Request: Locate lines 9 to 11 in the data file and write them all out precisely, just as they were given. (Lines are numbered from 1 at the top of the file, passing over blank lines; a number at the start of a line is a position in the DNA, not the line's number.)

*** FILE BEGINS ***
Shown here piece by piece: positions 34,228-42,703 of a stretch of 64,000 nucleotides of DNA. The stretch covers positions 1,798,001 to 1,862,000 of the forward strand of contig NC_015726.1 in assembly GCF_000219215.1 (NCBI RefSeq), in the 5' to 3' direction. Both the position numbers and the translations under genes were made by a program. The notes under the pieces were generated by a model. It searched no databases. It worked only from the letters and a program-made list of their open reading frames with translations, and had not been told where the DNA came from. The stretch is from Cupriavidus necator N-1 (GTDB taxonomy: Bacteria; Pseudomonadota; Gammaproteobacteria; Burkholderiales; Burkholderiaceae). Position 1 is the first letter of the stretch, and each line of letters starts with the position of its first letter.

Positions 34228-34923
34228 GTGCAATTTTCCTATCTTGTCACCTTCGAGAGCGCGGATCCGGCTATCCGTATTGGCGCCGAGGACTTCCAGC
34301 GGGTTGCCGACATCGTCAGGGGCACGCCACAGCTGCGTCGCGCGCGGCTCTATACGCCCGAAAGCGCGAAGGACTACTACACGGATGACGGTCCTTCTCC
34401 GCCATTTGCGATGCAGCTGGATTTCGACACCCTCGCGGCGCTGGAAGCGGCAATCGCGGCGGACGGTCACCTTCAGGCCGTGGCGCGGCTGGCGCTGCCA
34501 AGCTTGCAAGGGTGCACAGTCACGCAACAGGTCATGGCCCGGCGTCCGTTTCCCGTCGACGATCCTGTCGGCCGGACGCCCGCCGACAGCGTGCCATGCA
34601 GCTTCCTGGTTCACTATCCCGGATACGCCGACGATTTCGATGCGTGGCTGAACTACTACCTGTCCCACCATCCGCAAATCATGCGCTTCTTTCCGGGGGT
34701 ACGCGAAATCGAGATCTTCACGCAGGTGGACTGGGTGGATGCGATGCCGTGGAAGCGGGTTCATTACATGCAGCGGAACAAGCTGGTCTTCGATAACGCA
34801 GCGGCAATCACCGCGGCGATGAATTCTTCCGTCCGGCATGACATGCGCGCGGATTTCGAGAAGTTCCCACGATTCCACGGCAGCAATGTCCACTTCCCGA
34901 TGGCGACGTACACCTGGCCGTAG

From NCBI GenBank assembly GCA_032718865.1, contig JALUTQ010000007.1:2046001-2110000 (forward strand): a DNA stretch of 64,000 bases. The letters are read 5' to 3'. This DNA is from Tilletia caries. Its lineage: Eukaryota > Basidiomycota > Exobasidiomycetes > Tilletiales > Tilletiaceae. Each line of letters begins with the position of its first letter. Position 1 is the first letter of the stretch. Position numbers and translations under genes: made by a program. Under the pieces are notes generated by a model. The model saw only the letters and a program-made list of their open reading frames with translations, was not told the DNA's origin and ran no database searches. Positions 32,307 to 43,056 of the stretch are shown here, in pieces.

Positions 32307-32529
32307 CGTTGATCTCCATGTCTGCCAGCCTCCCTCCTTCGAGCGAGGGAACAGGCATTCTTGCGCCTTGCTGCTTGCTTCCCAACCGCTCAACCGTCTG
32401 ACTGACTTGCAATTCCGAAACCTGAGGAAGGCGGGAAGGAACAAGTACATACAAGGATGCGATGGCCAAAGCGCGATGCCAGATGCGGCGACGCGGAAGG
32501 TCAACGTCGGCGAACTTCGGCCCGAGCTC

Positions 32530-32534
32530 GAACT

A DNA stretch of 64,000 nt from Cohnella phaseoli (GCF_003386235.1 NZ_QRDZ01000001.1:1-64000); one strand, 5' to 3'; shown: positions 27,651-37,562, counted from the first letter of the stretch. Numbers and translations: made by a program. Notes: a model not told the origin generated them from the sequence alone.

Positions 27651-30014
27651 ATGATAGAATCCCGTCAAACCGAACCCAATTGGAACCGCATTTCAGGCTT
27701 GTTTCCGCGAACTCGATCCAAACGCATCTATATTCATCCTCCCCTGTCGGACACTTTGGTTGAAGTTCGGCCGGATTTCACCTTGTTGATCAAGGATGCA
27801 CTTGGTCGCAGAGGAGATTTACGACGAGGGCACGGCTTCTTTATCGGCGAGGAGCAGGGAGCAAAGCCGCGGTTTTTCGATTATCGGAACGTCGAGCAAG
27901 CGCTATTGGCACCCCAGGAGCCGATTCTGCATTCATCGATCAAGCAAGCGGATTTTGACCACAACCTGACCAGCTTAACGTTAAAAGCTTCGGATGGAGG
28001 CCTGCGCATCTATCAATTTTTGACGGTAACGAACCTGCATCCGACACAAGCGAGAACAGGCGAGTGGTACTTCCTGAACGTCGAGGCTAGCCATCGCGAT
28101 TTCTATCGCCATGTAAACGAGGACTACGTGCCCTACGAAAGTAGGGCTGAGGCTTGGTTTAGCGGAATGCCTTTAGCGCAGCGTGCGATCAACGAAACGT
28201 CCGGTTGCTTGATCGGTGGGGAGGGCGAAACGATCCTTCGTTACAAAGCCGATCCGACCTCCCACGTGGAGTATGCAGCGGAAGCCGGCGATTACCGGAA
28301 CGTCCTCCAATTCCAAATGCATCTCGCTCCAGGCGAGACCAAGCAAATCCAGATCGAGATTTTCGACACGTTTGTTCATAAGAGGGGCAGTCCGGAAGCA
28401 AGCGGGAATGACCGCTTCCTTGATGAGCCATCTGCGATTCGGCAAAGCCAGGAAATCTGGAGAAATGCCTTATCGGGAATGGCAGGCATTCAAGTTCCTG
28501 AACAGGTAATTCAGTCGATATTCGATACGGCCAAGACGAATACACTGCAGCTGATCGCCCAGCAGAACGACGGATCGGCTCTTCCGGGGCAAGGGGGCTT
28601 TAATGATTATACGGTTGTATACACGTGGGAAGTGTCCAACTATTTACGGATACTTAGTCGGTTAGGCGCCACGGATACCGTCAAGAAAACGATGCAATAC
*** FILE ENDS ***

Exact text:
34801 GCGGCAATCACCGCGGCGATGAATTCTTCCGTCCGGCATGACATGCGCGCGGATTTCGAGAAGTTCCCACGATTCCACGGCAGCAATGTCCACTTCCCGA
34901 TGGCGACGTACACCTGGCCGTAG

From NCBI GenBank assembly GCA_032718865.1, contig JALUTQ010000007.1:2046001-2110000 (forward strand): a DNA stretch of 64,000 bases. The letters are read 5' to 3'. This DNA is from Tilletia caries. Its lineage: Eukaryota > Basidiomycota > Exobasidiomycetes > Tilletiales > Tilletiaceae. Each line of letters begins with the position of its first letter. Position 1 is the first letter of the stretch. Position numbers and translations under genes: made by a program. Under the pieces are notes generated by a model. The model saw only the letters and a program-made list of their open reading frames with translations, was not told the DNA's origin and ran no database searches. Positions 32,307 to 43,056 of the stretch are shown here, in pieces.